Voyage name: 
V05/07
17 March - 02 April
Latitude: 
33°51's
Longitude: 
153°12'e
Conditions: 
Wind SW'ly 8-12kts, long low SE'ly swell, sky partly cloudy - again, sea state 3.

As the winds abated over the night, this morning brought with it a calmer sea and a better passage speed. Sydney seems so close now, we can almost smell it. As the day wore on so the wind died and the seas calmed. The important activities for today were the hard faught rope races where red watch came back from a thrashing by blue and white watches yesterday, a communication exercise and the much anticipated Captains setting and furling drills. The setting and furling drills are the final obstacle to Command Day. This is the time where the Youth Crew show that they have learnt to sail the ship safely and that they are ready for Command Day. As it turns out, all watches passed with flying colours and are more than up to the challenge.

We are now under 100nm to run to Australia and hope to clear the heads in the early hours of tomorrow morning. Hooray!

Below are comments from some of the Youth Crew:

Jodie

I have been onboard for about ten days now although it feels like a lot longer as we have been busy with sailing activities and achieved so much as individuals and a newly formed crew. Chilling out in the Bay Of Islands in NZ was great but I couldn't wait to get stuck into sailing the Tasman Sea. We had a few days to get up to speed before hitting a storm which really pushed our boundaries. I have to say that White Watch really came through and performed when it hit-wet, drained, cold with sore hands and bruises but we carried on for our entire watch setting and furling sails to meet the pressure of the weather. It was during that watch that we stepped up and met the challenges thrown at us. Now the storm has abated we can sit back, enjoy the sun, the sea and the great company and look forward to sailing into Sydney harbour on our tall ship "The Young Endeavour"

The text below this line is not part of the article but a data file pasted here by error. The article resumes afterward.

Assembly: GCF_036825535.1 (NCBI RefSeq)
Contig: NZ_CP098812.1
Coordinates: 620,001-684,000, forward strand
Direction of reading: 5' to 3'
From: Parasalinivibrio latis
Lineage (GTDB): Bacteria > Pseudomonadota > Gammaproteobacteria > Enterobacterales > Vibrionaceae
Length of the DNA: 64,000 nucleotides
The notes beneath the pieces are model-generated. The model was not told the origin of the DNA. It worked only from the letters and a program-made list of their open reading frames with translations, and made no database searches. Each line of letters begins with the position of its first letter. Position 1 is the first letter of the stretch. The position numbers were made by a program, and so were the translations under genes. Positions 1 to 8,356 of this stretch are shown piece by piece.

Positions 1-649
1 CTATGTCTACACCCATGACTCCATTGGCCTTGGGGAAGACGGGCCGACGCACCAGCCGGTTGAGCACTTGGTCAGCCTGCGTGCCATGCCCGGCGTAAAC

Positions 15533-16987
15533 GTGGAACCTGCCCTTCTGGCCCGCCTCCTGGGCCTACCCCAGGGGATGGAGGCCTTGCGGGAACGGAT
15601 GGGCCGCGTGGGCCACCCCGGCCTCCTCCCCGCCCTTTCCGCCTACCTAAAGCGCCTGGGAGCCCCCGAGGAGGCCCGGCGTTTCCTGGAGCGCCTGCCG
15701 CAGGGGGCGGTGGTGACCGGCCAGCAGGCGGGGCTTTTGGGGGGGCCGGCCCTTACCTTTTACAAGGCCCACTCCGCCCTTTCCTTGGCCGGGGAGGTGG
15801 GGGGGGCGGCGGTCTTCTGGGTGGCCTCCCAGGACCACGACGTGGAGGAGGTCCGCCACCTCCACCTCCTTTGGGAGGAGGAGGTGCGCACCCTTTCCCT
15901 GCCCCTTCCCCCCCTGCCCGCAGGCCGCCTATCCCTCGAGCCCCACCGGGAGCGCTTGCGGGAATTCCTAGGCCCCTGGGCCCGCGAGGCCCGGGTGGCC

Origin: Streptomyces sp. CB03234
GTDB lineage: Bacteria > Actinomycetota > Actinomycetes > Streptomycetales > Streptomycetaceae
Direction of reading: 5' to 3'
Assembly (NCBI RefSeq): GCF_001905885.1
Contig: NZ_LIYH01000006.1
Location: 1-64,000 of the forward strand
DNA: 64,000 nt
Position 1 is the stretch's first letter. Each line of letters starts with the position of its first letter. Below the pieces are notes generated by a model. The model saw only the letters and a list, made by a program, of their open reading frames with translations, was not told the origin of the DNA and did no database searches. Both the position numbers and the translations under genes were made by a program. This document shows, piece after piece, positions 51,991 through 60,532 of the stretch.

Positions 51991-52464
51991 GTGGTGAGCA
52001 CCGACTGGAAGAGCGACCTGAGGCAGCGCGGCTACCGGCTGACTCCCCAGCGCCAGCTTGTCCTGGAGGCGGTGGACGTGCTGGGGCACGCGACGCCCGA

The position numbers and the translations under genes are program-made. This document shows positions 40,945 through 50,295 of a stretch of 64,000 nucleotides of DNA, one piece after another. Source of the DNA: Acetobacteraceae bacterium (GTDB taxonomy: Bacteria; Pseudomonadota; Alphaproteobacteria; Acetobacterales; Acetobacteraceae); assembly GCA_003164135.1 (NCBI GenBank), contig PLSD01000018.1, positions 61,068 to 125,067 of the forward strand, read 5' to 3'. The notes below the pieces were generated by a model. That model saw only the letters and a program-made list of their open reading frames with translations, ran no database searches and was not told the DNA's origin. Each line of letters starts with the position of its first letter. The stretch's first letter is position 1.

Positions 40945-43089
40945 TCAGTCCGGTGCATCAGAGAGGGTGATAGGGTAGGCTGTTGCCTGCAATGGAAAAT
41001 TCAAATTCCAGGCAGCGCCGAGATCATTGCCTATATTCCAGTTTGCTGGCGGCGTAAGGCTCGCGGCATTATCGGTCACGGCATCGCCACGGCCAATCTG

Gary

The start to the voyage was nice and relaxing ,cruising up the New Zealand coast and getting in a bit of sight seeing along the way while learning all our handling and sailing skills. After the first few days it was good to head out to sea and take on the Tasman. The first couple of days at sea were great with steady winds and calm sea's allowing everyone to settle in before we were hit by some bad weather. This provided a great opportunity for everyone as we raced to change the ship's configuration in the face, and middle of, the heavy weather. Our watch was on duty when it hit and climbing the masts to furl the extra sails while the ship rolled in the swell's below was a great expeirence and really pushed everybody to perform and we came through thouroughly happy with ourselves and glad for the challenge. Nw the wether has abated and I look forward to some more good sailing around Sydney.

Until tomorrow...

I. HIBBARD
LEUT, RAN
Voyage Captain